It’s getting down to the wire of how providers of healthcare plans about how the cost of delivering benefits will be cut with the impending Patient Protection and Affordable Care Act (PPACA) provision that will go into effect on January 1.
And the trucking industry is experiencing plenty of issues in the face of the Obamacare changes.
The critical concerns affecting both plan providers and beneficiaries has been illustrated by the International Brotherhood of Teamsters (IBT) and the United Parcel Service (UPS).
While members of the IBT had previously accepted a national master agreement with the UPS in June, the healthcare benefits were considered too poor by workers in the UPS freight division that it was voted down. In rejecting the deal, the workers negated the proposed five-year contract along with 17 local supplemental agreements and riders.
The IBT members said the rejection was because of a provision that would have switched 140,000 employees from a UPS-sponsored health insurance plan over to one that would have been conjointly managed by the company and the union, according to a report by the Associated Press (AP).
Critics of the previously proposed plan claimed that employees would be receiving inferior benefits while paying higher deductibles and co-payments than the existing UPS plan. However, the union said the change was in response to a UPS proposal to cut health benefits.
The IBT has since laid out changes to the healthcare plan and will conduct re-voting of the seven rejected supplements and riders this month.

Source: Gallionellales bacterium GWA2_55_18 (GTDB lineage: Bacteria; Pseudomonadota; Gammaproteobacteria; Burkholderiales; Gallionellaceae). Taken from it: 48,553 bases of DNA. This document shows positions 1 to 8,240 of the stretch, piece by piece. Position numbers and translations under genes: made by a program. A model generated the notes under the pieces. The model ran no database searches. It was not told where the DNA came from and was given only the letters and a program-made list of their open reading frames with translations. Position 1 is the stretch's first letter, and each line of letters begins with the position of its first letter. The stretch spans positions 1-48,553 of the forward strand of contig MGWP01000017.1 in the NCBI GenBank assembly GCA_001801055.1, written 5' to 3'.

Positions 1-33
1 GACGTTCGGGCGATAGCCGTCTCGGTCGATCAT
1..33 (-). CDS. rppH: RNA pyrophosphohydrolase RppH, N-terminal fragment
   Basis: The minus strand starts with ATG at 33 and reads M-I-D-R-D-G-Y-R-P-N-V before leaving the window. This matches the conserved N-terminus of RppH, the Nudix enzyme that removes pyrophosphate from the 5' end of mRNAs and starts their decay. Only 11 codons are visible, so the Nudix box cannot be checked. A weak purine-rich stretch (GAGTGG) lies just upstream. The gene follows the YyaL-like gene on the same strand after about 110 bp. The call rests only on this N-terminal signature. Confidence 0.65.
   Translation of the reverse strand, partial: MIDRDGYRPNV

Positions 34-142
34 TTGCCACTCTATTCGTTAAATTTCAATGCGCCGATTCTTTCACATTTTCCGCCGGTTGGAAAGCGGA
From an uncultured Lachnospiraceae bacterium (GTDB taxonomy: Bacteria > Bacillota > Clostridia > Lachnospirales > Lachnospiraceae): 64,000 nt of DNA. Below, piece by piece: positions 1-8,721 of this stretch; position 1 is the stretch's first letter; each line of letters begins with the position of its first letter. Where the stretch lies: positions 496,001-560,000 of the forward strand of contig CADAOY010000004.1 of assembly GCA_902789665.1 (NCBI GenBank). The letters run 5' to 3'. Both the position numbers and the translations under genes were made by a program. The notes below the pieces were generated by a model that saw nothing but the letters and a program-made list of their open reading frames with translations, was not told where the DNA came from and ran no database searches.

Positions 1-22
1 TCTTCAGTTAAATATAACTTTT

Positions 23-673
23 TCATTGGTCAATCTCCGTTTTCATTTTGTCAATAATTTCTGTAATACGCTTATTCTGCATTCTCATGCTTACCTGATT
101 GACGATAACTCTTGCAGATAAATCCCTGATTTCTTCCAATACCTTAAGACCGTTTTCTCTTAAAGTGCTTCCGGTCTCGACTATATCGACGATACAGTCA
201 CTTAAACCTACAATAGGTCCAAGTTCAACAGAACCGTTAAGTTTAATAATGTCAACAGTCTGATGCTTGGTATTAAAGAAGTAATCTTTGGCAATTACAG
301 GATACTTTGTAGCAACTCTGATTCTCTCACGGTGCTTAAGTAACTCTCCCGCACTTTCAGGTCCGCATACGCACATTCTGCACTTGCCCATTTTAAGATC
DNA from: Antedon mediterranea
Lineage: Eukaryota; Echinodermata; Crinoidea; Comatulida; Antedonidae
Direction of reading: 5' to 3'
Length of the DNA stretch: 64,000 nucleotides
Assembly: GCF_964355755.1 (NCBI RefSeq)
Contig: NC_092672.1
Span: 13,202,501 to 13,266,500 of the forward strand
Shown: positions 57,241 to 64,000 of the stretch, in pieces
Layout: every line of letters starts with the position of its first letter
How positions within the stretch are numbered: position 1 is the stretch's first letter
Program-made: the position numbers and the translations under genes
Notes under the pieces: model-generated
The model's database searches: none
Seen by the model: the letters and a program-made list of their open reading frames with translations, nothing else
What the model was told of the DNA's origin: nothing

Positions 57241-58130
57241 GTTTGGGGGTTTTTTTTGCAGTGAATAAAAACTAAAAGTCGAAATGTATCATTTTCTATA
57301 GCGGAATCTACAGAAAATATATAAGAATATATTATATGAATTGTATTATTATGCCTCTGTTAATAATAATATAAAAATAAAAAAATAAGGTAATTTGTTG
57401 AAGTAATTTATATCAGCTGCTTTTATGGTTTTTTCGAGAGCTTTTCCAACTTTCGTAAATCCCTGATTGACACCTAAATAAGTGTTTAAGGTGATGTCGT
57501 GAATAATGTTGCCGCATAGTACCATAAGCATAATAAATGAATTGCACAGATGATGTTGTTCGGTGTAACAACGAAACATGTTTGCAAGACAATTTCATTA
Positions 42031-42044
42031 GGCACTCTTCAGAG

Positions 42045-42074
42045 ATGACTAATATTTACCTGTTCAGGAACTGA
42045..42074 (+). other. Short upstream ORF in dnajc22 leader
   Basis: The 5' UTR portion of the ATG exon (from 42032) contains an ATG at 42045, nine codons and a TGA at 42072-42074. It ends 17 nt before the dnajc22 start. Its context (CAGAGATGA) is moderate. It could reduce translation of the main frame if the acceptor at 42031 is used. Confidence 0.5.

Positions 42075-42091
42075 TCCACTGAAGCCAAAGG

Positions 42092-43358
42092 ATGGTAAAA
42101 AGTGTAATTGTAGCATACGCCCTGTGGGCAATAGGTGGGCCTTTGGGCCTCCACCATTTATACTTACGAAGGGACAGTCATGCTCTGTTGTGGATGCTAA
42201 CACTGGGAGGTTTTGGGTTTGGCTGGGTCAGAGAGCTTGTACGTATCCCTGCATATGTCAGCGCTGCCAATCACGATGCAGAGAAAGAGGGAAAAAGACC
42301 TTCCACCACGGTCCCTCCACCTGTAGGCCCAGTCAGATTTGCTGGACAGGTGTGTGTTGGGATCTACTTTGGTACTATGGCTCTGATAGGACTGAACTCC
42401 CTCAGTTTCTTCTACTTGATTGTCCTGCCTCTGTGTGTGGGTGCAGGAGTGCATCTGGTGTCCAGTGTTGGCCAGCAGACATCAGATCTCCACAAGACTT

These issues are affecting companies and employees all over the country, and UPS is looking for even more ways to cut back health insurance costs.
The company recently issued a memo to employees that it will no longer provide spousal healthcare benefits to any spouse of a UPS employee who has a job and is eligible for coverage from that employer.
The change would take effect in January and would affect roughly 15,000 spouses who have health care coverage available through their own employers.
UPS said it had considered implementing a premium increase to cover spouses, but instead chose to limit eligibility as a way to manage the company’s ongoing healthcare costs.
The company also noted that the decision was influenced by bearing in mind what other firms were doing and said it found that 35 percent of those companies that were researched plan to exclude working spouses that are eligible for their own employer’s coverage in 2014.